Replace Roof Sheathing and Truss Question

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MandMLawson
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Joined: Fri Apr 28, 2017 3:10 pm

Mon Aug 28, 2017 9:16 am

We have a mid 80s manufactured home. I am in the process of replacing the shingles. I have some concerns about the integrity of the sheathing and trusses because there is some waviness in the shingles. I took a picture to show, but it doesn't come out clearly in a picture. The house has two layers of shingles and not much in the way of venting. No gable vents, no turbine vents, just two low profile vents. There is a gap at the top where it may, at one time, had a ridge vent, but I don't see any signs that it did. Even if it did, it was covered by two layers of shingles so it wasn't venting anything.

I tore some shingles off to get an idea what lies beneath. Although the sheathing looks clean and dry, it definitely has a bit of sag to it. I pulled one up that was around a skylight I am removing to see how things look underneath. I placed a level on one of the trusses and you can see a sag below.
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On the bottom of the sheathing I noticed some mold. Nothing I would say that is terrible, but there none the less.
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With this in mind, can someone provide some advice on the following questions.

1) should I replace all the sheathing?

2) if yes, should I upgrade it from 7/16 to 1/2? I figured this would help with future sagging.

3) Should I do anything to deal with the sagging or just shim to give the sheathing something to lay on?

Thanks


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Greg
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Mon Aug 28, 2017 11:45 am

It looks to me like the trusses are probably fine, I would think the wave is from the sheathing. Since I don't know your location I can't say if snow load could be an issue or not.
It looks like there may be a moisture issue somewhere, either from roof leaks or condensation from under the sheathing.
I think I would replace the sheathing, but keep in mind that roof weight is ALWAYS an issue. You may want to consider a steel roof.

Greg
"If I can't fix it, I can screw it up so bad no one else can either."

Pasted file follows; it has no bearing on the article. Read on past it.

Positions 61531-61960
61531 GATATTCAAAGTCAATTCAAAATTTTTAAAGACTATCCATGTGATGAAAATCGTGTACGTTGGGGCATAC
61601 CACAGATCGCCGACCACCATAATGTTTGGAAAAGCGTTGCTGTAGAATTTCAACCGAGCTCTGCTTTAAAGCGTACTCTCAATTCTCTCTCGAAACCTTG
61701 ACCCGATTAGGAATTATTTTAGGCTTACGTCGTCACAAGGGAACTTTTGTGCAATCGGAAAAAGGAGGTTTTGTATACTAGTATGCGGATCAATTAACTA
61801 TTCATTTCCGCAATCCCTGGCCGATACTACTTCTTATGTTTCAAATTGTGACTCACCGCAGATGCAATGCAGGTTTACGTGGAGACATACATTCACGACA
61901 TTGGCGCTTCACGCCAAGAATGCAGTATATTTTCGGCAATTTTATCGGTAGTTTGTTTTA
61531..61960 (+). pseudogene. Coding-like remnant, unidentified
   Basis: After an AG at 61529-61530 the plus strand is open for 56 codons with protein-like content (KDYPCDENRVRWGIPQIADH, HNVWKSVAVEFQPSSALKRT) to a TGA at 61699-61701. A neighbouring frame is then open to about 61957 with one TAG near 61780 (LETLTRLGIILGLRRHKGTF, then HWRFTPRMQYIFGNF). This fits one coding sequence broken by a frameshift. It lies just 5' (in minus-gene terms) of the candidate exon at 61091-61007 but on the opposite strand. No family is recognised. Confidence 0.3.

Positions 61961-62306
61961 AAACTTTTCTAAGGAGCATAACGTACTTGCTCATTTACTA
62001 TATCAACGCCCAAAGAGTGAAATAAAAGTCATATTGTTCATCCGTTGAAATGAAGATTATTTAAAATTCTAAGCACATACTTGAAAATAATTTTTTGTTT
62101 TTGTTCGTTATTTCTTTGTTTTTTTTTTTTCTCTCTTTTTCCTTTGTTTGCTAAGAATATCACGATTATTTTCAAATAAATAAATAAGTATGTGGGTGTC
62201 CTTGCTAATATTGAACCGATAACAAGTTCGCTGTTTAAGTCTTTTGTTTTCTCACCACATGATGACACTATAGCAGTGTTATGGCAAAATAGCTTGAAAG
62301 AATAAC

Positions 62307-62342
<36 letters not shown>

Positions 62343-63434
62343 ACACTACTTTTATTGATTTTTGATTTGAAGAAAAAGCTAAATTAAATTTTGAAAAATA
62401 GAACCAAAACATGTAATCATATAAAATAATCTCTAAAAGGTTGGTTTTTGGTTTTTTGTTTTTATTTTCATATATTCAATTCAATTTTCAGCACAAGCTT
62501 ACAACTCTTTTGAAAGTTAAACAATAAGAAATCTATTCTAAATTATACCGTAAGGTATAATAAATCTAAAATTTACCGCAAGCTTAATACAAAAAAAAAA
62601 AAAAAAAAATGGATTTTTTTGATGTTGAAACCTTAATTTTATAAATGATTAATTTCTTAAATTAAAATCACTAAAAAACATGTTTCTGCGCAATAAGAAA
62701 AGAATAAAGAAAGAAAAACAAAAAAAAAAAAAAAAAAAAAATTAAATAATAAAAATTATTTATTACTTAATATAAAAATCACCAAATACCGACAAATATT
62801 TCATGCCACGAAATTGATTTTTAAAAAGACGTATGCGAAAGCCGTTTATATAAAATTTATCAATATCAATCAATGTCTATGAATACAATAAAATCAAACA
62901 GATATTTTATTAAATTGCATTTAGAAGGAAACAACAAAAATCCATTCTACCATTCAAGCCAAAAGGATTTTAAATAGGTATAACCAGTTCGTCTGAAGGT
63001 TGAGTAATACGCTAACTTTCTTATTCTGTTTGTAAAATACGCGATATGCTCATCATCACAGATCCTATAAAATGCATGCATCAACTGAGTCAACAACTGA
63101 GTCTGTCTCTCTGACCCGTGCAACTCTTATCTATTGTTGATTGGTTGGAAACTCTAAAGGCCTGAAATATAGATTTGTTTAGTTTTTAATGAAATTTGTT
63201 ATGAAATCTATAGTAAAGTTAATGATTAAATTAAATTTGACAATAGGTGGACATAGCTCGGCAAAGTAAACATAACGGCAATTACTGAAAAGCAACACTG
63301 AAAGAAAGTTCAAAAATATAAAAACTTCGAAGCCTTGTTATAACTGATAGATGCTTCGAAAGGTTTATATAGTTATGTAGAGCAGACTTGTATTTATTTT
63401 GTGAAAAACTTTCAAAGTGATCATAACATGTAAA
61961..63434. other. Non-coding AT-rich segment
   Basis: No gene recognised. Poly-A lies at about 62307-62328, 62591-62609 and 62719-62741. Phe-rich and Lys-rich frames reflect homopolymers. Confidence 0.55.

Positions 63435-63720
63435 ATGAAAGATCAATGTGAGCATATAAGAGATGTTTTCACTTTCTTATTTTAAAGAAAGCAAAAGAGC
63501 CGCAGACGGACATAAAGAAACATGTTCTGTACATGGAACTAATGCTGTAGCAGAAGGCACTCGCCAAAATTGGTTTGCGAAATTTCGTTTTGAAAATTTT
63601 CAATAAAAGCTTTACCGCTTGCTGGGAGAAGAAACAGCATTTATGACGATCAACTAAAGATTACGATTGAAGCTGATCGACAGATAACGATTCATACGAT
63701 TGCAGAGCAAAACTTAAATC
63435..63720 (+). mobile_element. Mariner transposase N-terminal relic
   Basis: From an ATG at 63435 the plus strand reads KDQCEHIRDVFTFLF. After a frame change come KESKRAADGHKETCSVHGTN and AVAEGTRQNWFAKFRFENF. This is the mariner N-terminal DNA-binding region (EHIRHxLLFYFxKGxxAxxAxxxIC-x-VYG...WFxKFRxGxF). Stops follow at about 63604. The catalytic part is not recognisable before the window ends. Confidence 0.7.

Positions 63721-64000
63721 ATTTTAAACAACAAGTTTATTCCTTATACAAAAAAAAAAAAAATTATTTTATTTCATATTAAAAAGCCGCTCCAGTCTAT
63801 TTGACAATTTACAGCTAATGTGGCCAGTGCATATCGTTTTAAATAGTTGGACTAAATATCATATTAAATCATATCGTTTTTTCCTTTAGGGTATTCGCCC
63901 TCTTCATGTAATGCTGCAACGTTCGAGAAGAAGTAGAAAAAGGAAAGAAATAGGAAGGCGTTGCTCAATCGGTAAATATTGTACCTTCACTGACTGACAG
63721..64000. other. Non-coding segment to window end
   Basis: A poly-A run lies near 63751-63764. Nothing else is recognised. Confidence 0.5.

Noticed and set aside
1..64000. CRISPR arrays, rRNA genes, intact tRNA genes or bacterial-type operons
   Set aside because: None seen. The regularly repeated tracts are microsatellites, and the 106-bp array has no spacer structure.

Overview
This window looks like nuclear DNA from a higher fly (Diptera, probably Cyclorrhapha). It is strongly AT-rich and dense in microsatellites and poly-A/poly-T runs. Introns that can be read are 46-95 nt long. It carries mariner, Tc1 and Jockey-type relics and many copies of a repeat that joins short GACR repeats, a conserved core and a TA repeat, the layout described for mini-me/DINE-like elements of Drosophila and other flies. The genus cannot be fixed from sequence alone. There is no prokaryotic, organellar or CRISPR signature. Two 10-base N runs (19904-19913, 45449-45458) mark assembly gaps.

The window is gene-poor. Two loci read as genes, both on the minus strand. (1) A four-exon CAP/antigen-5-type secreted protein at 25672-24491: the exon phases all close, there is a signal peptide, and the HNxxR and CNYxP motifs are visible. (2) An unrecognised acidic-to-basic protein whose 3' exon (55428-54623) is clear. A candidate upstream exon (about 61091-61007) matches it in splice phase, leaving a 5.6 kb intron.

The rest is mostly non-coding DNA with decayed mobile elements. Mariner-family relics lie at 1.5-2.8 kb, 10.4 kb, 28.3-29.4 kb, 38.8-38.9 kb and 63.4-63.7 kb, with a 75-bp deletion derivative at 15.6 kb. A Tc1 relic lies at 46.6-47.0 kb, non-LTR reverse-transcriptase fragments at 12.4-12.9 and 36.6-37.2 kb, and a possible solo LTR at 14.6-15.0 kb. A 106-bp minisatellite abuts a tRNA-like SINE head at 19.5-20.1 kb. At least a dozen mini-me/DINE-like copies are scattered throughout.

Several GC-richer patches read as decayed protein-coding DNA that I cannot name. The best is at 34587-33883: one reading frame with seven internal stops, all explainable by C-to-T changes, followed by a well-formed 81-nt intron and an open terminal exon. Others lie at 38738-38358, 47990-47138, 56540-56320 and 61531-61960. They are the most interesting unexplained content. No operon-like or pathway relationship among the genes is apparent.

MandMLawson
Posts: 8
Joined: Fri Apr 28, 2017 3:10 pm

Tue Aug 29, 2017 3:36 pm

I can tell by the size of the trusses that weight is a serious consideration. The house was built in 1993 (I was off from what I stated before). The sheathing is 7/16 and it had two layers of shingles on it.

That said, do you think it would be safe (trusses able to handle) upping to 23/32 with just one layer of shingles? Each sheet will weigh about 28 more pounds, but I have to think that 4 x 8 of shingles weighs more than that, so dropping to just one layer should more than compensate for the added wood weight.

7/16 @ about 34 pounds
23/32 @ about 62 pounds

Is my reasoning sound?

I did consider steel, but I've never done it and we are planning to replace the roof this labor day weekend and I don't have time to shift gears to calculate steel needs.

Thanks

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Greg
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Tue Aug 29, 2017 5:15 pm

Some where in the home, often by the breaker box there is a sticker with the ratings for the home. this will show the wind rating, insulation values and roof rating. Most homes not in the snow areas have a 20lb/sq. ft. rating so you could use that as a guide. figure a 4x8 sheet is 32 sq ft so you would be just over a pound, then add in shingles & paper. the rest would cover snow load if it applies to you.

Greg
"If I can't fix it, I can screw it up so bad no one else can either."

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Jim from Canada
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Joined: Mon Mar 05, 2007 10:39 am
Location: Seaforth, ON

Wed Aug 30, 2017 10:09 am

When I did my re roof I did some upgrades at the same time.

First, my trusses were 24" OC and the sheathing was also 1/2" with H clips and I also had venting issues as you do.

I had the work done, I did not DIY this job.

I had them strip the roof to the trusses.
Then I had them add a 2 x 4, on edge, to the top of every truss using PL premium construction adhesive and screws.
I then had them put the sheathing on which is now 5/8" T&G plywood. I also had them cover over the area where there was a sky light I had them remove. One of them cheap plastic single pane bubble ones that was really yellowed.
Then it was covered, 100%, with Grace brand ice and water shield.
Then covered with a 25 year shingle rated for a lower slope, which I have.
It rained the night before they shingled and I did not have any leaks with the Grace installed, except the area where there was a hole for the chimney, which would only be logical.
With the added air space provided by the 2 x 4's I added to the trusses I was now able to put in a ridge vent and soffit vents.
The fascia is made up of 2 x 6 dimensional lumber, then covered with aluminium. It is nice and straight and solid.

It has made an amazing difference in how hot the ceilings get in the summer inside the home.

There may even be an old thread in this forum that shows photos of the operation. If they were uploaded with links from Photobucket they are likely gone as I cancelled my account with them when they did the money grab for 3rd party hosting.
Remember, minimum code requirement is just that....MINIMUM

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